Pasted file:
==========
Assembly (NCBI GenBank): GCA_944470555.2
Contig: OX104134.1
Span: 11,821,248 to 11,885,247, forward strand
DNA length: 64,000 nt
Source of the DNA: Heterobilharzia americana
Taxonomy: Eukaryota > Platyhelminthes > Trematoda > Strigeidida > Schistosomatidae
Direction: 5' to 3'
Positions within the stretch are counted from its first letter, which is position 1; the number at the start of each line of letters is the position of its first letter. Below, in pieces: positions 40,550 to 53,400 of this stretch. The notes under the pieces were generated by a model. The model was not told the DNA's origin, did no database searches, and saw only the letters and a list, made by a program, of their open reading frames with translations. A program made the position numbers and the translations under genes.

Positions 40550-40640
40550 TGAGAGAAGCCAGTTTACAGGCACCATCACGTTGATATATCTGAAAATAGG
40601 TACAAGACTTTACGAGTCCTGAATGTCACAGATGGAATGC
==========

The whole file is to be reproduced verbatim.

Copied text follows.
Assembly (NCBI GenBank): GCA_944470555.2
Contig: OX104134.1
Span: 11,821,248 to 11,885,247, forward strand
DNA length: 64,000 nt
Source of the DNA: Heterobilharzia americana
Taxonomy: Eukaryota > Platyhelminthes > Trematoda > Strigeidida > Schistosomatidae
Direction: 5' to 3'
Positions within the stretch are counted from its first letter, which is position 1; the number at the start of each line of letters is the position of its first letter. Below, in pieces: positions 40,550 to 53,400 of this stretch. The notes under the pieces were generated by a model. The model was not told the DNA's origin, did no database searches, and saw only the letters and a list, made by a program, of their open reading frames with translations. A program made the position numbers and the translations under genes.

Positions 40550-40640
40550 TGAGAGAAGCCAGTTTACAGGCACCATCACGTTGATATATCTGAAAATAGG
40601 TACAAGACTTTACGAGTCCTGAATGTCACAGATGGAATGC